• Watery diarrhea three or more times a day for two or more days
  • Mild abdominal cramping and tenderness
  • Severe C. difficile disease:
  • C. difficile causes the colon to become inflamed (colitis) or to form patches of raw tissue that can bleed or produce pus (pseudomembranous colitis). Signs and symptoms include:
  • Watery diarrhea 10 to 15 times a day
  • Abdominal cramping and pain, which may be severe
  • Fever
  • Blood or pus in the stool
  • Nausea
  • Dehydration
  • Loss of appetite
  • Weight loss
  • Risk Factors:
  • Recent antibiotic use
  • Age 65 years of age or older
  • Recent hospitalization, especially for an extended period
  • Nursing home or long term care facility
  • Recent chemotherapy use or suppressed immune system as a result of a medical condition.
  • Abdominal surgery or a gastrointestinal procedure
  • Inflammatory bowel disease or colorectal cancer
  • Previous C. difficile infection
  • Testing and Diagnosis
    • Testing for C. difficile or its toxins should be performed on diarrheal (unformed) stool, unless ileus due to C. difficile is suspected.
    • Testing for stool from asymptomatic patients is not clinical useful
c difficile guidelines1
C. Difficile Guidelines
    • 2 step method that uses a confirmatory test of C difficile antigen and C. difficile toxin A and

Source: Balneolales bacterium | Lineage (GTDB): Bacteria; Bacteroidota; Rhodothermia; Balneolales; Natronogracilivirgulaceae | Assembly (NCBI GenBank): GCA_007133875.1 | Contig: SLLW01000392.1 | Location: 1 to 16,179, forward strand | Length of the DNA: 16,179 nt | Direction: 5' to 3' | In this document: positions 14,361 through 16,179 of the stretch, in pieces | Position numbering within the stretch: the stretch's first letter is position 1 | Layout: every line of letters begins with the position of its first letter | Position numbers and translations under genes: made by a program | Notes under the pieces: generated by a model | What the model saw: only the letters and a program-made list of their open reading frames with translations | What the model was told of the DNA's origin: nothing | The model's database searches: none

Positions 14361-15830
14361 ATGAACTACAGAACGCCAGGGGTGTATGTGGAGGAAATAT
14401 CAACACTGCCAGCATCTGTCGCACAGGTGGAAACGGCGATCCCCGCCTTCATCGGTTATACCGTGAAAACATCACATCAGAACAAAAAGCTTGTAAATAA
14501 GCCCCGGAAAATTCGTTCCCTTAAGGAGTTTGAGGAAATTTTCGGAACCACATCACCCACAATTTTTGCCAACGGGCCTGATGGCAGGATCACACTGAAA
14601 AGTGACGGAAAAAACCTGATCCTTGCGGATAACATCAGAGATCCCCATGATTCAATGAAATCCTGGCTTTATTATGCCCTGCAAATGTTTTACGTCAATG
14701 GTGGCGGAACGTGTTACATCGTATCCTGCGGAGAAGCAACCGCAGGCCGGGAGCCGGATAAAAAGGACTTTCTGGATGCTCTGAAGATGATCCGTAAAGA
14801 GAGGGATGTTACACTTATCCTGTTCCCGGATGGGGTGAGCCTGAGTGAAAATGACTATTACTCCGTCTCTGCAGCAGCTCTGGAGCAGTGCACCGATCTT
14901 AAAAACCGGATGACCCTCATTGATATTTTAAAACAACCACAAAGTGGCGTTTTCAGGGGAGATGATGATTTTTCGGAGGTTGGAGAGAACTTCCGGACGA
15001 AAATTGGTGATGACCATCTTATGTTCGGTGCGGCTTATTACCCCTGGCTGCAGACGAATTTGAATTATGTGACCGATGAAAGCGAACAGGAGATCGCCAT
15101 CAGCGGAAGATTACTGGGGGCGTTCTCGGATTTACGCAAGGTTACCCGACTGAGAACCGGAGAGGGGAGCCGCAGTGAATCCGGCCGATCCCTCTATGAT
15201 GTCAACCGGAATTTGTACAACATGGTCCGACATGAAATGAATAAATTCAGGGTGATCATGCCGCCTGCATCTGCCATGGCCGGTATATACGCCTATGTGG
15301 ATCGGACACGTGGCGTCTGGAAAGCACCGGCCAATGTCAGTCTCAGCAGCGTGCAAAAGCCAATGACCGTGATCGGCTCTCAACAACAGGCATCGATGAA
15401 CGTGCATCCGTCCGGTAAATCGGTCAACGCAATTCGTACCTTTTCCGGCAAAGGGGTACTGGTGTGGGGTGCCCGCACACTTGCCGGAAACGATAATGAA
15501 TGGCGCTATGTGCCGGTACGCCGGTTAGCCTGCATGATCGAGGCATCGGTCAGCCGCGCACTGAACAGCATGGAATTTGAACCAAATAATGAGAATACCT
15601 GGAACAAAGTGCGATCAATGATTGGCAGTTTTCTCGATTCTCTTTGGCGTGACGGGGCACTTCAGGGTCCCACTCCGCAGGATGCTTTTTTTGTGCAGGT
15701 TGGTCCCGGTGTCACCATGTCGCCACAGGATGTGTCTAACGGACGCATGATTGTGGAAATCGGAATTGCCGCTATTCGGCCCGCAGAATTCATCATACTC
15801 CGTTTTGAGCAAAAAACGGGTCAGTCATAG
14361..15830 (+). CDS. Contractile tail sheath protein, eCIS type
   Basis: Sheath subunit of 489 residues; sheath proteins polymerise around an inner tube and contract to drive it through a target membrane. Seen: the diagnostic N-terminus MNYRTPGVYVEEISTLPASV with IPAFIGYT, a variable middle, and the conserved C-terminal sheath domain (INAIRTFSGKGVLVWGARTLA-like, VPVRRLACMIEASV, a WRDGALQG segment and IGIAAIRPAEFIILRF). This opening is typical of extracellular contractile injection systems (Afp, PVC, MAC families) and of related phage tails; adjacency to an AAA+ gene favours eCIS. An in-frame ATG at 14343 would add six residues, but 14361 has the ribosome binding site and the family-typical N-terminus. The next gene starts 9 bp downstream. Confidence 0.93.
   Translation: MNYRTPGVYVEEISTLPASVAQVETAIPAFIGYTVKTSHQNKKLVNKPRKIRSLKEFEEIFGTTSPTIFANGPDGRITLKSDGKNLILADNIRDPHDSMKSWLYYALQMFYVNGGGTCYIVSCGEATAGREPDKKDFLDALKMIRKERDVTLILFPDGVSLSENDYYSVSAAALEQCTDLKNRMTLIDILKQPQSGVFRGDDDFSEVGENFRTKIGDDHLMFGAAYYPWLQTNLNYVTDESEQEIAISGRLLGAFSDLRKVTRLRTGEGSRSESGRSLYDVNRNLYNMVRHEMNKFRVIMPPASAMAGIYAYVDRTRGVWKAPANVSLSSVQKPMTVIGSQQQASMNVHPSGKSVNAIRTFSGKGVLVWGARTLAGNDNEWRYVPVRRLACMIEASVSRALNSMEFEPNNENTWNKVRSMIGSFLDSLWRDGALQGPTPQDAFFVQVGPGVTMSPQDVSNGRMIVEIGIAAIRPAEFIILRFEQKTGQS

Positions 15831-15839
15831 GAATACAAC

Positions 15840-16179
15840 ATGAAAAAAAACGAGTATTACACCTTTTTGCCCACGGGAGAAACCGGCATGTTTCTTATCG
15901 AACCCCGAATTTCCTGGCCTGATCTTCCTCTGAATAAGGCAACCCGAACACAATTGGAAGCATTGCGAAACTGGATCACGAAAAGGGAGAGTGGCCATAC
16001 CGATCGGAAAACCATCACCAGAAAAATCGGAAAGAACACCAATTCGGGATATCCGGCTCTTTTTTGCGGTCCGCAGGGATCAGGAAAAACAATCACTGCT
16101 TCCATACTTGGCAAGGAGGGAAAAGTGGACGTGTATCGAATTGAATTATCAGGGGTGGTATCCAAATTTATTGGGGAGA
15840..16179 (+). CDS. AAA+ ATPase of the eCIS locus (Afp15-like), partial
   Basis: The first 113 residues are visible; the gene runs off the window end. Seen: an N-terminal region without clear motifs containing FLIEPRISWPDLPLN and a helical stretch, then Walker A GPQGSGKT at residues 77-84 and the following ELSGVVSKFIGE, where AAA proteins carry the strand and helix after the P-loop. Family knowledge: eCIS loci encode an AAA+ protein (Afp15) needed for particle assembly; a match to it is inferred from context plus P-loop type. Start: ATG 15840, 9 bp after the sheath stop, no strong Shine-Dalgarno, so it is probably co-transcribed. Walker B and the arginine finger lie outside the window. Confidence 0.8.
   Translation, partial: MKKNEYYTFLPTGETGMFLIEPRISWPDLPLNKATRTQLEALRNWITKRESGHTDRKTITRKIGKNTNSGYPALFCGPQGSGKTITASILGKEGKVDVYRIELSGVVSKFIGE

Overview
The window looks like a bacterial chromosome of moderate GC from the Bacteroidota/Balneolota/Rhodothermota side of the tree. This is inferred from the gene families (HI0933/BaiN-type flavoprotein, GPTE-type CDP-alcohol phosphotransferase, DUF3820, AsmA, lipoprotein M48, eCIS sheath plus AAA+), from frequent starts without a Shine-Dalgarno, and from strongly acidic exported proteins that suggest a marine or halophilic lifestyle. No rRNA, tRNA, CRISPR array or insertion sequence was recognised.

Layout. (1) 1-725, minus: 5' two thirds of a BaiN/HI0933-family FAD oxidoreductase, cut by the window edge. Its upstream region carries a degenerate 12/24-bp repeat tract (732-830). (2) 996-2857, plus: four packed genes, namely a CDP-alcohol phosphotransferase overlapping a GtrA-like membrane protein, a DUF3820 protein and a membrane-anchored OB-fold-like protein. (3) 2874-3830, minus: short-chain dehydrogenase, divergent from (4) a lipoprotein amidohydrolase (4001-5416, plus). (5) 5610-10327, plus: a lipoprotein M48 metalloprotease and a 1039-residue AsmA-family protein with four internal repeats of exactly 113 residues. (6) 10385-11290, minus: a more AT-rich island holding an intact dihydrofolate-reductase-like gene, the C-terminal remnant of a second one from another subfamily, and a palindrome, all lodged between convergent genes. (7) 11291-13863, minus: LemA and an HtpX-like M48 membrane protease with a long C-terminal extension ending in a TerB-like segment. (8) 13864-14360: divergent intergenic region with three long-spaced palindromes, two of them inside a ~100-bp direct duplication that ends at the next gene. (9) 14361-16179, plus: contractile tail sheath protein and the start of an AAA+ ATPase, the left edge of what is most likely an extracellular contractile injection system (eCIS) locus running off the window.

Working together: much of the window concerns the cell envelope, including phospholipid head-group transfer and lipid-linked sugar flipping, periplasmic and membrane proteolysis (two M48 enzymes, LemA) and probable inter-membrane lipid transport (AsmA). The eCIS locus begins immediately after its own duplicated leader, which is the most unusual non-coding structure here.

• Enzyme Immunoassay (EIA) for C. difficile GDH antigen - highly sensitive, cannot distinguish between toxigenic and nontoxigenic strains
      • Enzyme Immunoassay (EIA) for C. difficile toxins A and B - sensitivity is about 75 percent; the specificity is high (up to 99 percent), relatively high false negative rate since 100 to 1000 pg of toxin must be present for the test to be positive
    • Polymerase Chain Reaction (PCR) testing - highly sensitive and specific, potential for false positive results
    • Repeat testing during the same episode is diarrhea is discouraged.
    • Colon examination - flexible sigmoidoscopy to detect areas of inflammation and pseudomembranes
    • Imaging tests - CT scan
  • Isolation/Infection Control
    • When to initiate isolation?
    • When to discontinue isolation?
    • Who can write orders for it?
  • Clinical Pathway for CDI
  • Order only 1 C. difficile assay
  • Discontinue anti-diarrheals and unnecessary antibiotics
  • Begin empiric treatment
  • Begin Contact precautions/isolation
  • Signs and Symptoms of CDI
  • antigen (-); toxin A/B (-)antigen (+); toxin A/B (-)antigen (+); toxin A/B (+)Tests: